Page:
It is unclear whether Baghdad can really be sealed off, given the city’s circumference of about 60 miles. With so much terrain, guerrillas might find areas that are unconstrained by the trenches and checkpoints. On the main roads, traffic could be snarled for miles, especially in the final days of Ramadan, when people travel to celebrate with their families.
Oh and by the way, while it's all terror all the time in Washington, remember what a mess Iraq is:
There has been a surge in the number of Iraqis killed execution-style in the last few days, with scores of bodies found across the city despite an aggressive security plan begun last month. The Baghdad morgue has reported that at least 1,535 Iraqi civilians died violently in the capital in August, a 17 percent drop from July but still much higher than virtually all other months. (emphasis added)
Over 1500 deaths in Baghdad in August. That is staggering. And:
Seven bodies were found in four different parts of Baghdad on Friday, an Interior Ministry official said. An American soldier was killed by a roadside bomb south of Baghdad, and another was killed Thursday night by a bomb northwest of Baghdad, the military said. A soldier was missing after an attack in Baghdad on Thursday in which a suicide car bomber killed two soldiers and wounded 30 others. In Anbar Province, a marine died in combat.
Further graphic details from the Post today:
The grisly discoveries of more bodies around the capital illustrated how serious the ongoing sectarian strife has become. According to Iraqi police officials, some of the corpses had disfigured faces. Most were shot in the head. All bore marks of torture. Some were found near a railroad track, others near a bus station. Five were beheaded. All were young men, in civilian clothes, between the ages of 20 and 35.

The bodies were dumped in both Shiite Muslim and Sunni Muslim neighborhoods, east, west and south of the Tigris River, which weaves through the heart of the city. In total, 114 bullet-riddled and tortured corpses have turned up since Tuesday.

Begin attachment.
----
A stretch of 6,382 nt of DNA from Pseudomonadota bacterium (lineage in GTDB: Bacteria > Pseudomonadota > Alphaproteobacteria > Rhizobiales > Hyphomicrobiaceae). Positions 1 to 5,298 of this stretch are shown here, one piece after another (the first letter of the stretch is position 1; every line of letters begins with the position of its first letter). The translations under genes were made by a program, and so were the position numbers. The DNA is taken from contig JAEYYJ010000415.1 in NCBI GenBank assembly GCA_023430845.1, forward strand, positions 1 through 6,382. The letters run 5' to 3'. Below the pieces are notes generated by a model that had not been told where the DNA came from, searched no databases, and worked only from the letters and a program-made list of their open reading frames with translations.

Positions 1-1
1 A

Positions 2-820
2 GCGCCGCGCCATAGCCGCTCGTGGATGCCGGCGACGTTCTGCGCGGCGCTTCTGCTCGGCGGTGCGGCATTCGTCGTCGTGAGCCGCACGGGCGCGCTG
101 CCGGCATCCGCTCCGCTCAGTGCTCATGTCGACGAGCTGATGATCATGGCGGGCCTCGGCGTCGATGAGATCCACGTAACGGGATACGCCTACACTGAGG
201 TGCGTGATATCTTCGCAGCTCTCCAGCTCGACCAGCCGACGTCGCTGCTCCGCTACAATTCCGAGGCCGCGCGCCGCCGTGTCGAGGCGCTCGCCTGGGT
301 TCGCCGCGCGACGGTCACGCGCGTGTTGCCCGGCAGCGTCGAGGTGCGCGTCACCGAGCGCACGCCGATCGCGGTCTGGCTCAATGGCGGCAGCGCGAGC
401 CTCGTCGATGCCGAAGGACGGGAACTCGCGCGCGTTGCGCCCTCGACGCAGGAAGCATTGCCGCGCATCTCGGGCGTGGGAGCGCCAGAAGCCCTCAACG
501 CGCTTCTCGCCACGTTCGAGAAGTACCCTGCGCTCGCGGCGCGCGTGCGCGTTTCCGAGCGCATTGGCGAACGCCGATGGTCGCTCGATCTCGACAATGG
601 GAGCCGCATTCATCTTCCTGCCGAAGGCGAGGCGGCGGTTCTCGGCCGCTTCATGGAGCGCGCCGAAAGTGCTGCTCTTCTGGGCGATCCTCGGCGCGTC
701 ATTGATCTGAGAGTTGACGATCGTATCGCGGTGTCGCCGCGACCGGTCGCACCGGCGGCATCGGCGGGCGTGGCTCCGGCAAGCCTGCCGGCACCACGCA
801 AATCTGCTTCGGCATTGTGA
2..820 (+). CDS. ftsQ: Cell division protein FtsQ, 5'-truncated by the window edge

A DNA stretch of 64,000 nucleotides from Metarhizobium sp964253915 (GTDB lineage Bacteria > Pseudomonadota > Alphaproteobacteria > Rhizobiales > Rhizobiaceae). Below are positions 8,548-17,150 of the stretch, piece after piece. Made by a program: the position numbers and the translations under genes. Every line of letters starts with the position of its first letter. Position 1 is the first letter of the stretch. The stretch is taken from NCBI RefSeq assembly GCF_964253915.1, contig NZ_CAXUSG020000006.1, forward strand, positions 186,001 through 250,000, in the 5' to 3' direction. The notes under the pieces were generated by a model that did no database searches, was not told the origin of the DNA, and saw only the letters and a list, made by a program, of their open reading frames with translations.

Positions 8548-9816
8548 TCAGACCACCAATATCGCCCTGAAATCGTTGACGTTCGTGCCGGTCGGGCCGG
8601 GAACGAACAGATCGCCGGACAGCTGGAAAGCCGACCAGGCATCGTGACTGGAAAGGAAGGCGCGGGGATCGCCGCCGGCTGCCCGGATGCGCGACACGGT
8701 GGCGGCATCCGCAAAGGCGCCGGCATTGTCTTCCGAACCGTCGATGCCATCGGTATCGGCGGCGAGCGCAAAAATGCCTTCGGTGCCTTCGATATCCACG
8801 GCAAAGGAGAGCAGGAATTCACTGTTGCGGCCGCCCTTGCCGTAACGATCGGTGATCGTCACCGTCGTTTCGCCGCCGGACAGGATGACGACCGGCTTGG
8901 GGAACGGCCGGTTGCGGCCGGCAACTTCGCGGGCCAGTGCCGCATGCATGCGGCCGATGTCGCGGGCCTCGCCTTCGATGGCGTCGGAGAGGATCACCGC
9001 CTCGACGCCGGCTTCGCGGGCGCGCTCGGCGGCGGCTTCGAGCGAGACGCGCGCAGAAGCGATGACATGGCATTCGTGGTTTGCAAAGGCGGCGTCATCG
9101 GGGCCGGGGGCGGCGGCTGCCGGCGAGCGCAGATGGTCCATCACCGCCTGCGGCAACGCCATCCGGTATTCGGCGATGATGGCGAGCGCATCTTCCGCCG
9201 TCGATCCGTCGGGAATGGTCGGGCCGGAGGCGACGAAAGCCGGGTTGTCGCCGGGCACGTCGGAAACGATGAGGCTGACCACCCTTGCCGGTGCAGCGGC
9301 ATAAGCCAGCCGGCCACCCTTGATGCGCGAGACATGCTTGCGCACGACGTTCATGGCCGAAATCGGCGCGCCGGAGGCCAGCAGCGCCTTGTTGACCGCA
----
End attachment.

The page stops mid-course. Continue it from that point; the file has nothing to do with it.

Meanwhile, the U.S. army is targeting teenagers for recruitment with video games:

(AP Photo/U.S. Army)

That should help prepare them for the reality they'd face in Iraq...

The inconvenient Geneva Convention

Listen to constitutional scholar, Jonathan Turley, on a reason for the urgency behind Bush's push to get his military tribunal and Geneva Convention-redefining legislation passed...the White House is seeking what is essentially retroactive immunity for torture that many believe was committed on the 14 suspects recently transferred from secret prisons to Gitmo. If they don't get this immunity now, before the congressional session ends prior to the midterm elections, and the Democrats retake the House, then Bush and other administration officials and CIA officers who knew of, approved or committed such measures could suffer the legal consequences. More here on the legal issues, though primarily addressing the CIA's concerns. Strangely no mention of the responsibilities to be faced by administration officials in that article.

Why did they leave it this late? Didn't foresee the opposition from McCain, Warner and Graham? I find that hard to believe. It's quite the gamble they took, assuming this is indeed a central reason for their push on the torture issue...

Friday, September 15, 2006

Major General Batiste on the Geneva Convention

Taking on Bush's effort to dilute the Convention's standards on treatments of prisoners.

And here's David Gregory taking on Bush in the Rose Garden today, getting Bush to admit that other countries would similarly be able to reinterpret the Convention. What the f*%# is Bush doing...

Colbert gets in on the Condi-MacKay showmance

Did White House coerce military lawyers?

This is a story everyone should read today. Bush is desperate not to suffer a defeat on his terrorist tribunal legislation and it is clearly showing:
White House officials released a letter from senior Pentagon uniformed lawyers, who said they "do not object" to two key sections of the administration-backed bill that would reinterpret U.S. obligations under the Geneva Conventions and protect U.S. intelligence agents from war crimes prosecutions. They then summoned senators from the Armed Services and intelligence committees to an afternoon meeting with Rice and national security adviser Stephen J. Hadley. Seven attended, sources said.